WASHINGTON (KTAL/KMSS) – Republican congressional lawmakers and anti-abortion activists are hoping the reversal of Roe V. Wade will help clear the way for a new law allowing expecting mothers to demand child support from the fathers of their unborn children while they are still pregnant.
The Unborn Child Support Act (H.R.8362) was introduced Wednesday. If passed, it would amend the section of the Social Security Act governing the regulation of child and spousal support to include an “unborn child,” enacting child support obligations the first month in which the child was conceived.
“Life begins at conception, and this bill is a straightforward first step towards updating our federal laws to reflect that fact,” said U.S. Rep. Mike Johnson, R-La., who co-sponsored the bill along with Sen. Kevin Cramer, R-N.D. “We are hopeful that Democrats will join this bicameral effort to provide mothers with child support payments while their child is in the womb.”
“Caring for the well-being of our children begins long before a baby is born. It begins at the first moment of life – conception – and fathers have financial and otherwise obligations during pregnancy,” Cramer said in the statement. “Mothers should be able to access child support payments as soon as she is supporting a child. Our bill makes this possible.”
Cramer originally drafted and introduced the legislation in 2020, but it never made it out of the Senate finance committee. Supporters of the bill believe it has a better chance following the Supreme Court ruling on Dobbs, which allows states to ban or severely restrict abortion.
“In the new Dobbs era, our policies should reflect the science that life begins at conception and the reality that women and families start making plans well before the birth of a child,” reads a statement provided by Johnson’s congressional office Wednesday, which included a link to an essay titled, A Scientific View of When Life Begins, from the anti-abortion think tank Charlotte Lozier Institute founded by SBA Pro-Life America.
“From the moment a woman learns she is pregnant, throughout her pregnancy, and after a child is born, she should receive the support she needs to care for herself and baby,” said former Congresswoman and SBA Pro-Life America Vice President of Government Affairs Marilyn Musgrave. “We thank Senator Cramer, Congressman Johnson, and their colleagues for recognizing the critical, life-saving difference a father’s support makes and calling men to greater responsibility in helping moms choose life for their children.”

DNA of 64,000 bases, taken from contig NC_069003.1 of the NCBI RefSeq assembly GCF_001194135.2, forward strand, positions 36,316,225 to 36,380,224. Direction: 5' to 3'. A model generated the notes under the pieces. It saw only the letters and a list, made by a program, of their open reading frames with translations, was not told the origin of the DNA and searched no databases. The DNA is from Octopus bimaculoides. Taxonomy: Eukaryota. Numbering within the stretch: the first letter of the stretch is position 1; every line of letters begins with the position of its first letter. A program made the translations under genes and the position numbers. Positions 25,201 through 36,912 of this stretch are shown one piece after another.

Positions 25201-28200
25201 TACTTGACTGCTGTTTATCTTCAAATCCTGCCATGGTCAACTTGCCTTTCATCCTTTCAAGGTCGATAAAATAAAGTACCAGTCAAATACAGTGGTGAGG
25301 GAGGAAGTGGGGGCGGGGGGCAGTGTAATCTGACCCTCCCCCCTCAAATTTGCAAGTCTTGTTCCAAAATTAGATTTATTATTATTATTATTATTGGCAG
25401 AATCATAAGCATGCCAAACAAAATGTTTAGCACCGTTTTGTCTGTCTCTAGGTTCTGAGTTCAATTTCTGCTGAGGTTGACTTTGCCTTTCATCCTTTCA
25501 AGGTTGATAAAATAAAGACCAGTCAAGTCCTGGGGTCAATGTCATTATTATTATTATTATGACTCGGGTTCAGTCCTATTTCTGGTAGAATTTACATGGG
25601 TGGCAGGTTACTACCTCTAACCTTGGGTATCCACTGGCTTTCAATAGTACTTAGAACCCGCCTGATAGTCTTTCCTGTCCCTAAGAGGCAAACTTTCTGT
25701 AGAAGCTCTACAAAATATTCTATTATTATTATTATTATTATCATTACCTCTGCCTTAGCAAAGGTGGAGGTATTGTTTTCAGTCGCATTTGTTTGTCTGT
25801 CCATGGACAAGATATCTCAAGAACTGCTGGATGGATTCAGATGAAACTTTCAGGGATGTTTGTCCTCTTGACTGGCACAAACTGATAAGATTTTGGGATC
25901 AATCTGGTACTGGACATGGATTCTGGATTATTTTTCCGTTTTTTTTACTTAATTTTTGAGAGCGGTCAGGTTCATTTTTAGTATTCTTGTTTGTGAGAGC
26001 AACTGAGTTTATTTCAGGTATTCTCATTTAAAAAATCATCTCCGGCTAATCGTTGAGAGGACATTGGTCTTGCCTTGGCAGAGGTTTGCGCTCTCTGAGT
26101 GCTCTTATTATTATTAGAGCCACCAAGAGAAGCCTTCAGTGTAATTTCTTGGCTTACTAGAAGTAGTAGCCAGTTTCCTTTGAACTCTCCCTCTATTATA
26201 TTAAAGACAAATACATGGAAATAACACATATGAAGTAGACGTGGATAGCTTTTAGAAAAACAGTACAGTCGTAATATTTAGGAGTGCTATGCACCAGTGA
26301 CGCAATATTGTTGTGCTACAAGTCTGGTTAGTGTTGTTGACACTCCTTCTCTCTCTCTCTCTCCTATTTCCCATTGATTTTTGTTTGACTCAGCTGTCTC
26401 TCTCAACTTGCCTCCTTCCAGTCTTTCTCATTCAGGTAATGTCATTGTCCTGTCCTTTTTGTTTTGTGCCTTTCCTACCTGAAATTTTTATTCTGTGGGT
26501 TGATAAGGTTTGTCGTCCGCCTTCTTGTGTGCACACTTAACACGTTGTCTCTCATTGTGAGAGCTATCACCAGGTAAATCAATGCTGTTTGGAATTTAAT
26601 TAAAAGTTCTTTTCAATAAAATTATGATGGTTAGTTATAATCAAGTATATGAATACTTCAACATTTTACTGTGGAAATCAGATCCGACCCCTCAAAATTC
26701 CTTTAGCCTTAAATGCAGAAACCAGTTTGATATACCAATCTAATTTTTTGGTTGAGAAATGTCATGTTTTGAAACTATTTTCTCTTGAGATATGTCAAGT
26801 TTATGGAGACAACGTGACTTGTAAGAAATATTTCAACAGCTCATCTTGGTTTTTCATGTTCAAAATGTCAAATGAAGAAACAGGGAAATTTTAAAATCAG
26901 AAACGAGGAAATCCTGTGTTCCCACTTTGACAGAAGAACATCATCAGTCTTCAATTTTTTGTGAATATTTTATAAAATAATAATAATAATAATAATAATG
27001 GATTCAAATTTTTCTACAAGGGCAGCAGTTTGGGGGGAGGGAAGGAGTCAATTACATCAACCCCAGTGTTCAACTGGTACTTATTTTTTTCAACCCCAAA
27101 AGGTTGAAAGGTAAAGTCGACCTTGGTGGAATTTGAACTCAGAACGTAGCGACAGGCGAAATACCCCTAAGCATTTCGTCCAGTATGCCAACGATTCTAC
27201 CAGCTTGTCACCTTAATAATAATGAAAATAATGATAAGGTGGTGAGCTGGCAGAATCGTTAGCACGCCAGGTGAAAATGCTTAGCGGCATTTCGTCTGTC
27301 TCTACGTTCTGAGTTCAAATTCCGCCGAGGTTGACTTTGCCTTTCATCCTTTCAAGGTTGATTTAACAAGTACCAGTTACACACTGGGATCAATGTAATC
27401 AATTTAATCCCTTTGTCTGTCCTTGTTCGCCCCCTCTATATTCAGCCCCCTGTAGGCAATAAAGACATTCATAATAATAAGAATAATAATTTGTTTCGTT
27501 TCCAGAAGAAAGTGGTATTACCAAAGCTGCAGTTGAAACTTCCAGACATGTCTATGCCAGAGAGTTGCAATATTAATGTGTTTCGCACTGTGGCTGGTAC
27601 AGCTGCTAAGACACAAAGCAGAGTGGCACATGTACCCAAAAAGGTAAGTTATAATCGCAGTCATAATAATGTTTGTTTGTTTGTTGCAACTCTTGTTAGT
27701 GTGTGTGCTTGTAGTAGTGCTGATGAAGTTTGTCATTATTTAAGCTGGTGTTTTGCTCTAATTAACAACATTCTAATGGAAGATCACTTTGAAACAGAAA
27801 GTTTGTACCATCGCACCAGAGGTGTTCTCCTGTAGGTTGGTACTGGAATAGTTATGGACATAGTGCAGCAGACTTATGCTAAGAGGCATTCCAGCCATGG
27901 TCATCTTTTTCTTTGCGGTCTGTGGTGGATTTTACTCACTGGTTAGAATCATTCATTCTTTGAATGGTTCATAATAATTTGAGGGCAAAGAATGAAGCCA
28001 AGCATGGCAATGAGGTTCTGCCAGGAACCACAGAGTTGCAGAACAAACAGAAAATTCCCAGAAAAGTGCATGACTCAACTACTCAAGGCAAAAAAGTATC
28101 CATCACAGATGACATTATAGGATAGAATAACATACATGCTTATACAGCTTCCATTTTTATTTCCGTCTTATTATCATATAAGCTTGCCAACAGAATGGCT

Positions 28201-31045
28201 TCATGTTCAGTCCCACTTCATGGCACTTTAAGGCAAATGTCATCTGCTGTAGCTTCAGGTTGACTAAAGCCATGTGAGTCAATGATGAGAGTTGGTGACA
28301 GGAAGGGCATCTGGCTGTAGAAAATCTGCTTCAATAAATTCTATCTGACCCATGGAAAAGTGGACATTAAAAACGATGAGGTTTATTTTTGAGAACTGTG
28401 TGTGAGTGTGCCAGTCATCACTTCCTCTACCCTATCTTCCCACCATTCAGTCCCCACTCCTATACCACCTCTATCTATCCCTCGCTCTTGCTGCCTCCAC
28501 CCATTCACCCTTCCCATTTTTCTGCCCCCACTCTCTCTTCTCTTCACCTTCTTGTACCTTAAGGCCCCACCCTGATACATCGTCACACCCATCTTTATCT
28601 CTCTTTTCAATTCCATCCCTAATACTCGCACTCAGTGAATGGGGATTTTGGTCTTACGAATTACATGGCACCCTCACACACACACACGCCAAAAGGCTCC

Johnson shared points from the draft legislation on his congressional page Wednesday.
If passed, he says the act would allow a court, in consultation with the mother, to award child support payments while the child is still in the womb and retroactively up to the point of conception as confirmed by a physician. It also:
- Provides flexibility for mothers who do not want involvement of the father by not requiring those mothers to receive child support.
- Requires judges to consult with mothers on payment plans and gives mothers discretion as to whether or not child support payments will be awarded retroactively.
- Mandates that all paternity tests be at the discretion of the mother and not be conducted if the test would put the child at risk.
Johnson’s statement also cites a recent poll from the Bucknell Institute for Public Policy that shows popular support for child support payments to begin at conception.
Joining Senator Cramer and Representative Johnson are Senators Steve Daines (R-MT), Jim Inhofe (R-OK), Cindy Hyde-Smith (R-MS), Marsha Blackburn (R-TN), Rick Scott (R-FL), Roger Marshall (R-KS), James Lankford (R-OK), Roger Wicker (R-MS), Marco Rubio (R-FL), and Representatives Chris Smith (R-N.J.), Jim Banks (R-IN), Doug Lamborn (R-CO), Ralph Norman (R-S.C.), John Moolenaar (R-MI), Doug LaMalfa (R-CA), Randy Weber (R-TX), Garret Graves (R-LA), Jake Ellzey (R-TX), Randy Feenstra (R-IA), and Claudia Tenney (R-NY).
Conservative and other anti-abortion organizations including March for Life, Family Research Council, and Concerned Women for America, also support the bill, which is currently referred to the House Ways and Means Committee.